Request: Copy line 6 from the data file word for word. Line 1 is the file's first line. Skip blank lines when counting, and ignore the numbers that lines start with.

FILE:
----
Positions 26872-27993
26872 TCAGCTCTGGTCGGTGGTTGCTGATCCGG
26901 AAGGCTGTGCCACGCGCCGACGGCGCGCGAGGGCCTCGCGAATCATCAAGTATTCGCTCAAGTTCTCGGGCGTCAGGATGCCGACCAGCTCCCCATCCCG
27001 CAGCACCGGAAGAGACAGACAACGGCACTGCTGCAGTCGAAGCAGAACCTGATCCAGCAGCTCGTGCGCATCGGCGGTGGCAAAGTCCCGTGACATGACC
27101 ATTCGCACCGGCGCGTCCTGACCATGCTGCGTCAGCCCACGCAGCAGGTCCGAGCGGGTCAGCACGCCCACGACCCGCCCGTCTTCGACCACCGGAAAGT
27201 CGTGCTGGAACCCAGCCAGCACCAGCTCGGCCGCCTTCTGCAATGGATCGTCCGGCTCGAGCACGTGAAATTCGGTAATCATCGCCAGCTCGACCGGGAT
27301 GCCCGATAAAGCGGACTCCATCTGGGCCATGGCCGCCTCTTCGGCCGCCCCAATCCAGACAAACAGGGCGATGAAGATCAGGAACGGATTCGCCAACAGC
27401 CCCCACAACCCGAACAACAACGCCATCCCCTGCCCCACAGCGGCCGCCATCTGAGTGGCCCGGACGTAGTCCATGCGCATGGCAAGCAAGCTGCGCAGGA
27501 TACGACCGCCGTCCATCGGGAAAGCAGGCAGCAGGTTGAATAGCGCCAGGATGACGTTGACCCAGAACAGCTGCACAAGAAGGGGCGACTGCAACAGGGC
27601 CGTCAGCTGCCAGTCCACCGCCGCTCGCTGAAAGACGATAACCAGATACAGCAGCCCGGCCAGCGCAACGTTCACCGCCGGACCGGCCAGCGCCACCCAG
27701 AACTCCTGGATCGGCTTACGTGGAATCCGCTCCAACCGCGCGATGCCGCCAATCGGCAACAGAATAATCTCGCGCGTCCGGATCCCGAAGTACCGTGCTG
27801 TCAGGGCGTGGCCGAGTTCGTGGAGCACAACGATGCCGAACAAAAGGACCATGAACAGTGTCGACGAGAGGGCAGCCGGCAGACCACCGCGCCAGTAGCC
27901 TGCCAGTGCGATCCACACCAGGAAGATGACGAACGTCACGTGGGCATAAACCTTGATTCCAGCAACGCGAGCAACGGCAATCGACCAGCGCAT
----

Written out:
27201 CGTGCTGGAACCCAGCCAGCACCAGCTCGGCCGCCTTCTGCAATGGATCGTCCGGCTCGAGCACGTGAAATTCGGTAATCATCGCCAGCTCGACCGGGAT